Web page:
On Monday, 5/20/2019 we decided to take our annual road trip to the recycling center in Blythe California. This couple hour round trip for us usually consist of dropping of a truckload of our empty beer cans and having a quick lunch before returning home. On this day, due to the nice weather and the trip going quicker than usual, we decided to stop at the Blythe Intaglios.
The Blythe Intaglios are: ancient human, animal, and geometric figures drawn in the earth.
I have heard about these before and seen a few pictures. From what I gathered this is the closest thing to the famous geoglyphs the “Nazca Lines” in Peru, that we have here in the United States.
About 15 miles north of Blythe, California, on California State Route 95.
Intaglios, also called anthropomorphic geoglyphs — gigantic human or animal figures drawn on the ground’s surface — are known throughout the American Southwest, South America. The figures are believed to have been made by the Mohave and Quechan Indians, are somewhere between 450 and 2,000 years old, and believed to represent Mastamho, the creator of life. These were made by the artist scraping the dark rock of the desert ground to expose the lighter soil underneath.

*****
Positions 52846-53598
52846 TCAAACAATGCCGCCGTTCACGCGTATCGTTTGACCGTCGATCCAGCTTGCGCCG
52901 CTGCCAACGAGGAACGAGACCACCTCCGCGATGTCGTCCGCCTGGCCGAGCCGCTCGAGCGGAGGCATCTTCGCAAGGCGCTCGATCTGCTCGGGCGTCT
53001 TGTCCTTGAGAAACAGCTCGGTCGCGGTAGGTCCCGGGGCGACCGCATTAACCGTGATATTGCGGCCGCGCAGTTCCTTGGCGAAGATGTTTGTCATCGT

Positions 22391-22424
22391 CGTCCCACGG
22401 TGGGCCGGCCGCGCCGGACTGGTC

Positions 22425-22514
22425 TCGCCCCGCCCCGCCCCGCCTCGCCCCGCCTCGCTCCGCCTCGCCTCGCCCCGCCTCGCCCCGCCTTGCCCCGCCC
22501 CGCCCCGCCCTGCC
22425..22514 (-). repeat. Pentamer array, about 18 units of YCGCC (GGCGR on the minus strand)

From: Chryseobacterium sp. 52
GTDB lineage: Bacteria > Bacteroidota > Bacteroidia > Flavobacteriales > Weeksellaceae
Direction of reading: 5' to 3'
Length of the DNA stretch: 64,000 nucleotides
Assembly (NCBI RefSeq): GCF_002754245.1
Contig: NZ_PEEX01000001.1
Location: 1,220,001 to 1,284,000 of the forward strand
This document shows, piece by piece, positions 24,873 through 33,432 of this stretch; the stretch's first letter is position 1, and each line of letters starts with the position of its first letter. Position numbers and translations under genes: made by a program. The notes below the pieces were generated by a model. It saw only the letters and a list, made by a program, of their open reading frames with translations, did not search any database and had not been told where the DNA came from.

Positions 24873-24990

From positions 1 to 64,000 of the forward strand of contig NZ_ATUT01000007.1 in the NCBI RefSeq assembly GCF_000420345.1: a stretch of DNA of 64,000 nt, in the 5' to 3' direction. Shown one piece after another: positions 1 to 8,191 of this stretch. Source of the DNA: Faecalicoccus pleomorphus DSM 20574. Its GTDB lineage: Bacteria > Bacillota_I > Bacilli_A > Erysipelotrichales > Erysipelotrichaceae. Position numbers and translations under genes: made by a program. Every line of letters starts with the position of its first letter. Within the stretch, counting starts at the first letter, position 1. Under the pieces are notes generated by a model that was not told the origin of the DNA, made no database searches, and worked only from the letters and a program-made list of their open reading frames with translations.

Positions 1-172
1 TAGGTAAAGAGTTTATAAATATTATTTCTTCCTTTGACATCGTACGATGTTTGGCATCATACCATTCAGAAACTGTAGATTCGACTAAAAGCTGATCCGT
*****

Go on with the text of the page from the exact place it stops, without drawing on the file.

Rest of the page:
According to Wikipedia:
“In 1932, George Palmer, a pilot flying between Las Vegas, Nevada and Blythe, California noticed the Blythe geoglyphs. His find led to a survey of the area in 1932 by Arthur Woodward, Curator of History and Anthropology at the Natural History Museum of Los Angeles County. Malcolm J. Rogers subsequently studied and sketched the Blythe Intaglios in 1939. After National Geographic published an article about the Blythe Intaglios in 1952, people began to visit the site which led to some destruction of the intaglios.] The interest in the Blythe intaglios lead to the search for and discovery of more desert intaglios. Th Bureau of Land Management erected fences in 1974 to protect the intaglios and the Blythe Intaglios were placed on the National Register of Historic Places in 1982.” (Thanks Wikipedia)
This was a quick stop on our way home and we really enjoyed checking them out. Our thoughts were wondering if these weren’t created by some ancient native that was either hitting the peace pipe too much or perhaps trying to communicate with something in the sky? We may never know. Whatever the case will be this is probably the closest thing to the famous Nazca Lines in Peru that we will ever be.
From the ground they are almost unrecognizable, unless you know what you are looking at.
We enjoyed the quick detour, if your in the area this free quick stop was definitely worth it.
Thank you Google Earth for the satellite images!